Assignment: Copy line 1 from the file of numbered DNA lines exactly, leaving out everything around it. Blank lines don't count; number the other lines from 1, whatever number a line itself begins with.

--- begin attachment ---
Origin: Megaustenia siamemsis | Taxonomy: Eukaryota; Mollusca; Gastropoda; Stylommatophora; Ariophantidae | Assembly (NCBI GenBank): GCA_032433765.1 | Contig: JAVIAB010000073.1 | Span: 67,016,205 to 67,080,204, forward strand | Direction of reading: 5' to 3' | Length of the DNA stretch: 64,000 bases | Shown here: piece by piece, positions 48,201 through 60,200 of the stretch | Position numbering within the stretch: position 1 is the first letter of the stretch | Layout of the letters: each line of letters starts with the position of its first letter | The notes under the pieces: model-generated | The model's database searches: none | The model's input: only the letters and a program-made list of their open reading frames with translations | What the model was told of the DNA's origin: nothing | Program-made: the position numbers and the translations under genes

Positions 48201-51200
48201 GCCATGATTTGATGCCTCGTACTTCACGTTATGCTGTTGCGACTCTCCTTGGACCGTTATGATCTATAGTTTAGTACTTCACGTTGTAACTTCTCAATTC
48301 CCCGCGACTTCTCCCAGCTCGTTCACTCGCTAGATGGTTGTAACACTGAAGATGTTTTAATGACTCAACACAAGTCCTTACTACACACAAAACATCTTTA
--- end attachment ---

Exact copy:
Origin: Megaustenia siamemsis | Taxonomy: Eukaryota; Mollusca; Gastropoda; Stylommatophora; Ariophantidae | Assembly (NCBI GenBank): GCA_032433765.1 | Contig: JAVIAB010000073.1 | Span: 67,016,205 to 67,080,204, forward strand | Direction of reading: 5' to 3' | Length of the DNA stretch: 64,000 bases | Shown here: piece by piece, positions 48,201 through 60,200 of the stretch | Position numbering within the stretch: position 1 is the first letter of the stretch | Layout of the letters: each line of letters starts with the position of its first letter | The notes under the pieces: model-generated | The model's database searches: none | The model's input: only the letters and a program-made list of their open reading frames with translations | What the model was told of the DNA's origin: nothing | Program-made: the position numbers and the translations under genes